NASA Is About to Announce a Massively Exciting Mars Discovery

Mindy Sparks
June 7, 2018

Well. NASA has discovered something on Mars after 2054 days on the Red Planet, with the U.S. space agency set to hold a press conference tomorrow to tell the world about their discovery.

Further details on the find, however, are now scarce and the rover's results have been embargoed by the journal Science until the official NASA unveiling.

What could've Mars rover Curiosity found that it is so intriguing? NASA has scheduled a live discussion for 2 p.m. ET focusing on "new science results" from the rover, although the nature of what has been found remains to be seen as no details will be made public before then.

NASA is announcing a new discovery about Mars on Thursday.

The public is encouraged to send questions on social media by using #askNASA and can tune in to watch the press conference on all the major social media platforms, including Facebook Live, Twitch TV, Ustream, YouTube, and Twitter/Periscope.

"On May 20, a method known as" feed prolonged drilling" allowed Curiosity to drill its original stone sample because October 2016; on May 31, another technique known as" feed prolonged sample transport" successfully trickled stone powder to the rover for processing by its mineralogy lab. Delivery to its own chemistry lab will follow at the week beforehand. That Parts of sample into the labs within the rover.

"This was no small feat". Between these pins, the drill is extended, bores into the rock, and then recesses back into the hand to place the sample into the Collection and Handling for In-Situ Martian Rock Analysis (CHIMRA) sorting and transporting system.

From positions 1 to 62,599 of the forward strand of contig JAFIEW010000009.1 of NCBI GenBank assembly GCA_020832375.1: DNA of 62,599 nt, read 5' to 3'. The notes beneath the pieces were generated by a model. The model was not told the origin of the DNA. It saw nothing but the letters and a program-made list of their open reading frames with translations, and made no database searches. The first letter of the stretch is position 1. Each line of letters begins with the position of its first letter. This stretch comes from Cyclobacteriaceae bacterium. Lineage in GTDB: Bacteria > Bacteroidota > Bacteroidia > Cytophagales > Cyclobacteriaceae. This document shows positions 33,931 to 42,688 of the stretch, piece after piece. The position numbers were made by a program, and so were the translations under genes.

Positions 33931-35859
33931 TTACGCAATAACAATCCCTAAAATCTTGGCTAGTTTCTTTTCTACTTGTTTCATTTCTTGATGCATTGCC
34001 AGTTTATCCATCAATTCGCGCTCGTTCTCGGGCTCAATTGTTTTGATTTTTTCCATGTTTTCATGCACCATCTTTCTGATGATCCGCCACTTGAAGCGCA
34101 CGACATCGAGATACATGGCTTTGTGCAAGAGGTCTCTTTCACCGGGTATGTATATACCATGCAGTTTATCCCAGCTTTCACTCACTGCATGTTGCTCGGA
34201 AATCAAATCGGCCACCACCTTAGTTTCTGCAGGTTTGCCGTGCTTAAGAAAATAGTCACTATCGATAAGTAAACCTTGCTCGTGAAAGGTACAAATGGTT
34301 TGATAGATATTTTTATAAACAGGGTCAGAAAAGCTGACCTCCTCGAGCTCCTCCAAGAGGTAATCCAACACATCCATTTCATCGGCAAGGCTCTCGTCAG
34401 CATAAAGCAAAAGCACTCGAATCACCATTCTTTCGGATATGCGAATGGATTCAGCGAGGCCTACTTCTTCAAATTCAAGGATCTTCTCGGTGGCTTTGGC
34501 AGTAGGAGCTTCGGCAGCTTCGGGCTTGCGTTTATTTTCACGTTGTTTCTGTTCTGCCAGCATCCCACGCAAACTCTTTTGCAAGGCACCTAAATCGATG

"JPL's engineers had to improvise a new way for the rover to drill rocks on Mars after a mechanical problem took the drill offline in December 2016", Erickson noted. The CubeSats, called MarCO-A and MarCO-B made history by being the first-ever interplanetary CubeSats and met another milestone by acing some critical communications tests said John Baker, program manager for planetary smallsats at NASA's Jet Propulsion Laboratory (JPL) in Pasadena, California.

Because the rover's drilling arm is now permanently extended to accommodate its new drilling technique, Curiosity can't use all of its components to ensure the proper amount of powdered rock is delivered to the labs. "The gambit paid off, and we now have a key sample we might have never gotten", Vasavada said. Surprisingly, we had the opportunity after five years of the mission. "It means we can resume studying Mount Sharp, which Curiosity is climbing, with our full range of scientific tools".

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